It’s not about me. I am not the one who gets the glory. It’s really about Jesus. These could be the words of Paul, as they describe his basic attitude as he seeks to serve Jesus and be God’s servant to the people to whom he was called. 2 Corinthians 4:5-18 give us a list of attitudes and phrases that suggest attitudes defining the Apostle Paul as a Christian leader.
Perhaps this is why Jesus never used the word “leader” when referring to his disciples. It seems that the conventional leadership values in his time were not those Jesus wanted to transfer to the future leaders of the church. Although the religious establishment of his day was perpetuating a system that seemed infinitely stronger and more permanent than what Jesus did, history has proven His model endures.
There are plenty of leadership ’models’ in the market today and a good number of these are Biblical. However, it appears that most of them have departed from the Jesus ’model’ of leadership (New Testament model).
Leading – Serving
One of the key values that distinguished Jesus’ way of leadership was his priority on the Kingdom potential of his followers. Furthermore, the weight of the Gospel writings indicates that Jesus spent very little of his time building an organization. Although he could have grown a huge congregation which might have protected him from the wrath of the political and religious leaders, Jesus opted to invest in just a few people – with the goal of reproducing his heart for the world in those who would carry the Gospel torch after he returned to the Father.
Most leaders of today desire to be successful. After all, how will an organization be effective in fulfilling its mission unless the leader is successful? Comparatively speaking, the leadership choice Jesus made and models is risky. Yet the rewards are truly everlasting. By building people for the world instead of his small gathering, the face of the nations changed forever. The two thousand year old assembly we call “the church” is the result of Jesus’ primary focus on transforming a few followers during his three years of ministry.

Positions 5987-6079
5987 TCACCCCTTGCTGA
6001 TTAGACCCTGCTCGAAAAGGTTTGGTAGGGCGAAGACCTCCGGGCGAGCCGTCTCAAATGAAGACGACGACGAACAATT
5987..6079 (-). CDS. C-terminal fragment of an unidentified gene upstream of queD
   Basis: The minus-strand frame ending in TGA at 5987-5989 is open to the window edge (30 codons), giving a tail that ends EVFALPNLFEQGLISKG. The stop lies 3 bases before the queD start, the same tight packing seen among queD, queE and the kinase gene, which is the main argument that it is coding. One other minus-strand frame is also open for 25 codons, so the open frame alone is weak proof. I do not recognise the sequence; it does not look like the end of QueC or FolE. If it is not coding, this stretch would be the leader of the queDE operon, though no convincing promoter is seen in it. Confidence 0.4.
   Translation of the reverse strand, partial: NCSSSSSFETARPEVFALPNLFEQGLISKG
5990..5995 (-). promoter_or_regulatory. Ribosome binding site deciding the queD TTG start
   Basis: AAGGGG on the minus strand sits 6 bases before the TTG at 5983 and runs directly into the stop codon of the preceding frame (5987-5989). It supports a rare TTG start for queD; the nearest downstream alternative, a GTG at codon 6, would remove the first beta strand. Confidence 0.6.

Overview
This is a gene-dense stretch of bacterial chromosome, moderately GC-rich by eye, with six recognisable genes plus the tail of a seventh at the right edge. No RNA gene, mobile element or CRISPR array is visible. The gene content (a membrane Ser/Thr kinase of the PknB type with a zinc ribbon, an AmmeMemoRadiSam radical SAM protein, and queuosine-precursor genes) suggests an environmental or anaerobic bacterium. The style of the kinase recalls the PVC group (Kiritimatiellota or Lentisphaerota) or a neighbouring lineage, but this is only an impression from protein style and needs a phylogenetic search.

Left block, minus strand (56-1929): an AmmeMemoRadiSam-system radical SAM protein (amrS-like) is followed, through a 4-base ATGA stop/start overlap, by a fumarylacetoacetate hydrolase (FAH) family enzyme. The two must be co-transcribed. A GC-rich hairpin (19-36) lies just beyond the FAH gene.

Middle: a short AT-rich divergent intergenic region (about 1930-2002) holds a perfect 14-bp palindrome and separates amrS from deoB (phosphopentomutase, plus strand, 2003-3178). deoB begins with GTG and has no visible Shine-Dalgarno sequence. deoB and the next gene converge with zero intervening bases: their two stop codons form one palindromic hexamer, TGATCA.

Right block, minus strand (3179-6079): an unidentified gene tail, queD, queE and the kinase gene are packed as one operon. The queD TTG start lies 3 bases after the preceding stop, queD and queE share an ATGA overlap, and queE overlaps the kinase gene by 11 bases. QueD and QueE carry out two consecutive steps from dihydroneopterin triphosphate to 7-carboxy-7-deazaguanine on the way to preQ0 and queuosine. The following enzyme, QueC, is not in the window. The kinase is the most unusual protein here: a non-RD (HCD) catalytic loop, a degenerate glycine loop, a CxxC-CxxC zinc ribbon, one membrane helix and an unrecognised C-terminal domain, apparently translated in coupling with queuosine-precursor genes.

The message is profound for leaders who want to lead like Jesus. It distinguishes Jesus’ leadership from the utilitarian models that are discarded if they are not ‘successful.’ Those who lead Jesus’ way do so not because it is not the successful way to lead, but because it is the right way to lead.
The follower of Jesus is passionate about being like Him – knowing him, loving him, learning from him and leading like him.
Jesus also taught his disciples about the importance of serving sacrificially. Known are verses on giving a life for a friend, turning the other cheek, forgiving seven times seventy, loving our enemies, etc. One of the teachings speaking on the subject of sacrificial service was Jesus remarks about the Pharisees and publicans of the day in Matthew 6:1-5. Jesus rebuked their practices. Christian leaders of today should not act in a similar way nowadays.
Why would God choose Mary, a young inexperienced, unmarried peasant girl from a rural village, to be mother of His Son, the Lord Jesus Christ? Mary answers this question in the opening lines of her song:-
My soul glorifies the Lord and my spirit rejoices in God my Saviour, for He has been mindful of the humble estate of His servant. – Luke 1:46-48
This theme continues right through the Bible and is brought home to us forcefully by James and Peter where they quote Proverbs 3:34:
God opposes the proud but gives grace to the humble.
In verses James 4:6 and 1 Peter 5:5 it seems that God even picks a fight with those who are proud. Jesus not only taught this truth (Matthew 23:12) but he modeled this attitude for all to see (Philippians 2:5-11).
The only description Jesus makes of himself is in Matthew 11:29: I am humble and gentle. And he tells us to learn from him.
The New Testament repeatedly teaches the servanthood theme, that Christ likeness is servanthood, that leadership is best displayed in servanthood. True servanthood is not reluctantly squeezed out of us but flows from a place of maturity and stability that ends the internal war that tempts so many towards achieving greatness. Fractured spirituality lies at the heart of this and leaders around the world are observed, grasping and wielding unchecked power and a quest for personal greatness. Fractured spirituality has to do with knowing what the word of God says but seemingly being unable to live in its truth to the place of health and peace. Part of the answer is to help humankind through, apart from anything else, healthy modelling from leaders.
Healthy leaders will be found amongst those who are discovering in the very depths of their hearts and lives, that once you have become a son or daughter of the King of Kings, the quest for significance is ended, there is no ‘up’ or promotion from there and that this place is given….by grace alone!